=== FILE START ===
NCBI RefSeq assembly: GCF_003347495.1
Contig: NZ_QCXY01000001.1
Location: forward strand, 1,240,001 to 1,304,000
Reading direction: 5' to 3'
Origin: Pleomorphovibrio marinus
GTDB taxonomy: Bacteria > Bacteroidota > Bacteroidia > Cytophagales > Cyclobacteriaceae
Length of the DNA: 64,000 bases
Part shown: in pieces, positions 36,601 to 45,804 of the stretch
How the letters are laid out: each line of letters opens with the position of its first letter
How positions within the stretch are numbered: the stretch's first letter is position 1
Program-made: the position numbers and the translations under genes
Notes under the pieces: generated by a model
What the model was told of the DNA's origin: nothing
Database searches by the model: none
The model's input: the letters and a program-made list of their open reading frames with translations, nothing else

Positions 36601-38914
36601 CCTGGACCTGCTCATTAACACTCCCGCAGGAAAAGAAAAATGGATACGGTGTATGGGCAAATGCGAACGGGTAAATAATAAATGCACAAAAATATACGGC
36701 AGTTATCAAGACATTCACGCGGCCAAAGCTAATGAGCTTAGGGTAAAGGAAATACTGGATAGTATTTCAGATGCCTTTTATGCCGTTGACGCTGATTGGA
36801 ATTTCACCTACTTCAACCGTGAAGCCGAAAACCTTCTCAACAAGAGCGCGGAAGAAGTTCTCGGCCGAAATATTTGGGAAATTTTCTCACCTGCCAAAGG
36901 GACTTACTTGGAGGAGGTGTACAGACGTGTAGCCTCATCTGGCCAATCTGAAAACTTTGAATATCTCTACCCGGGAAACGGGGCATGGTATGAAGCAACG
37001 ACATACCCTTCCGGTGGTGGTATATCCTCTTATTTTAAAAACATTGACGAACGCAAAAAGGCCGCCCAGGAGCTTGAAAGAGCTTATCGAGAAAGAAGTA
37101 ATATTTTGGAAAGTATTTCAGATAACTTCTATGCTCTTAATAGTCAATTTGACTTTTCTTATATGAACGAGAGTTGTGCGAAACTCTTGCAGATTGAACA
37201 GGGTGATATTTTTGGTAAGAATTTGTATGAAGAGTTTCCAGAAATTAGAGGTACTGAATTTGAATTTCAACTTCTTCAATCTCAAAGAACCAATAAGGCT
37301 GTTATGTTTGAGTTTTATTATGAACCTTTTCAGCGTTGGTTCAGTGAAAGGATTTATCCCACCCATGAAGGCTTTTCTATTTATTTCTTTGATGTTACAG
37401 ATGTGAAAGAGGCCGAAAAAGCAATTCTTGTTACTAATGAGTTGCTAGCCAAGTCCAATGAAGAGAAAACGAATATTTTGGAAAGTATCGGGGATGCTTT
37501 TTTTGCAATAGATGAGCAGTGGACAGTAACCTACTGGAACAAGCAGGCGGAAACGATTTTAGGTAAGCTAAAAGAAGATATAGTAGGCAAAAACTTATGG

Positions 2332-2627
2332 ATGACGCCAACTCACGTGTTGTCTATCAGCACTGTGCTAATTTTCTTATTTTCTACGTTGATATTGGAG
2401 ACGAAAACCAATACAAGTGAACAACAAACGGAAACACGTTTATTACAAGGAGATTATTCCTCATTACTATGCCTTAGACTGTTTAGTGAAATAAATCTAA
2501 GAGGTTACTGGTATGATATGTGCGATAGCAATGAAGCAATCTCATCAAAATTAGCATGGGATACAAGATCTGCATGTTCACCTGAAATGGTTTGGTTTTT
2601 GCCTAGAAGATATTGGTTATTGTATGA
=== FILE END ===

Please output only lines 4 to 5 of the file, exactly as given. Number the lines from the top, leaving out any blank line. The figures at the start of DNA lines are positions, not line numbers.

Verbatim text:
Reading direction: 5' to 3'
Origin: Pleomorphovibrio marinus